Online used-vehicle retailer Carvana Co., which last week said demand continues to eclipse its vehicle-preparation abilities, plans to add 10 inspection and reconditioning centers over the next two years to double annual reconditioning capacity to more than 1.25 million vehicles.
Carvana has 11 reconditioning centers, up from seven at the end of 2019, which grew its production capacity to 617,000 vehicles a year. It will add two centers this year and eight more in 2022, the company said last week as it announced a widened fourth-quarter loss, even as revenue, retail sales and vehicles sourced from consumers soared.
"The demand that we're seeing, I want to reiterate, is very, very strong," Carvana CEO Ernie Garcia told analysts and investors in a fourth-quarter earnings call last week. "We're clearly seeing materially more demand than we're going to be able to satisfy this quarter and probably for the remainder of the entire year, and we're going to work very hard to try to catch back up."
Garcia said Carvana's January sales surged 80 percent amid outstripped demand and as inventory was halved from January 2020. Carvana said it had just 9,500 vehicles immediately ready for customers in January, down from 12,800 in the fourth quarter and 25,300 in April 2020.
The company, in its fourth-quarter letter to shareholders, blamed the decrease on "significant COVID-19-related constraints in our inspection and reconditioning centers."
The company also said in its letter that its growth surge in December and January also "exacerbated constraints in our logistics network, leading to increased average delivery times."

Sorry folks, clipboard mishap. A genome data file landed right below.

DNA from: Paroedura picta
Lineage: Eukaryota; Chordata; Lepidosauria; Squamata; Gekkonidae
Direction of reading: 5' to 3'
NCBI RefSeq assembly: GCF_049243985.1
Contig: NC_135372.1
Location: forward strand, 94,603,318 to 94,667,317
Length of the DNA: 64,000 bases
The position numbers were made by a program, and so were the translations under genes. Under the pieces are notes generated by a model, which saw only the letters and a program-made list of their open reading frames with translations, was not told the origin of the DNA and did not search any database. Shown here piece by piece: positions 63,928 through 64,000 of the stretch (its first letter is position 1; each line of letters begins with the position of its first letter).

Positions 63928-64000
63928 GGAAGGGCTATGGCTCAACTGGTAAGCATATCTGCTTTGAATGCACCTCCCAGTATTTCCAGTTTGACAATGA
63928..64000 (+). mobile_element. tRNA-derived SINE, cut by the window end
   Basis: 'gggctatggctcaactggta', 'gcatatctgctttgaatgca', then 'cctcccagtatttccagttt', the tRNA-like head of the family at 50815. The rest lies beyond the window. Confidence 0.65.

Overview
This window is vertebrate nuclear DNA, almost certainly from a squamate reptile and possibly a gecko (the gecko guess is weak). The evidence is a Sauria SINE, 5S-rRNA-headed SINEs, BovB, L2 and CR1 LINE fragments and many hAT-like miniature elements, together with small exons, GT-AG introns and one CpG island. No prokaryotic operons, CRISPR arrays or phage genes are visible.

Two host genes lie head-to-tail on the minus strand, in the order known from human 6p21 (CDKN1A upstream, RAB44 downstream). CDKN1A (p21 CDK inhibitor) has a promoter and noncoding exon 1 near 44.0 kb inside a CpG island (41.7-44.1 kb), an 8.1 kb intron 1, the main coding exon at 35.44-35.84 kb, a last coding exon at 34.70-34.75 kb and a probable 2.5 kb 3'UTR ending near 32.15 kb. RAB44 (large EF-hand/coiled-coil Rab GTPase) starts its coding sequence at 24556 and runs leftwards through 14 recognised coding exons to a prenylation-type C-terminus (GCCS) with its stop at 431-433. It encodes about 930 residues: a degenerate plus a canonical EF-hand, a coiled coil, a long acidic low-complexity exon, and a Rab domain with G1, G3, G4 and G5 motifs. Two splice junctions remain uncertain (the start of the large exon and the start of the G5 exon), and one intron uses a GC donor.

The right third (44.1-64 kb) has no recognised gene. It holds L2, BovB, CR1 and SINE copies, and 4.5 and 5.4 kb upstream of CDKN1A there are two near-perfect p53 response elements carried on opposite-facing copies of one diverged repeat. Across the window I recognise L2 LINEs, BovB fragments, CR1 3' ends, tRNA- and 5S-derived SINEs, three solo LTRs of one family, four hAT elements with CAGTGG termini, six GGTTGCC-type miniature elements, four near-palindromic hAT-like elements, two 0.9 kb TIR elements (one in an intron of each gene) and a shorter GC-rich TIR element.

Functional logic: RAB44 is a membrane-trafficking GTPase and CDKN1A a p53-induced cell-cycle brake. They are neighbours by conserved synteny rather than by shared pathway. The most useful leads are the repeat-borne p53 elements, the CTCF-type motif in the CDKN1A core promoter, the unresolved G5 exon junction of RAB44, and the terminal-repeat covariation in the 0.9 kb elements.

But Garcia said reconditioning capacity improving early this year has helped generate some additional inventory, which then quickly sold. Carvana added two reconditioning centers in the fourth quarter.
"While we still are constrained, I think what we saw in January is we saw the benefit of this 40 percent increase in production that happened from December to now that has been very helpful," Garcia told analysts. He said February so far "looked a lot like January" and that "we've got a lot more demand than we're able to satisfy given our limited inventory."
Following Carvana's earnings report, its shares on Friday, Feb. 26, rose 7.5 percent to $283.50.
Some analysts see Carvana's capacity issues continuing.
"Capacity constraints are a bottleneck to serve the strong demand and unlikely to ease quickly," J.P. Morgan Securities analyst Rajat Gupta wrote in a note to investors last week.
Garcia said Carvana's vehicle supply woes lie in its reconditioning centers. They generally have "ready access" to vehicles and are sourcing more vehicles from consumers, he said.
The company bought 204,000 vehicles from customers last year, up 95 percent.
Carvana entered 120 markets last year to end 2020 operating in 266 U.S. markets, covering nearly 74 percent of the nation's population. It expects to grow to more than 300 markets this year, reaching up to 80 percent of the country's population. As of Dec. 31, Carvana had 27 vending machines operating, up from 23 a year earlier.
The company, which reported a bigger net loss in 2020, grew its sales by 37 percent to 244,111, which it said makes Carvana the second-largest used-vehicle seller in the U.S. behind CarMax Inc.
Carvana, of Tempe, Ariz., ranked No. 4 on Automotive News' list of the top 100 retailers based in the U.S. in used-vehicle sales, retailing 177,549 in 2019.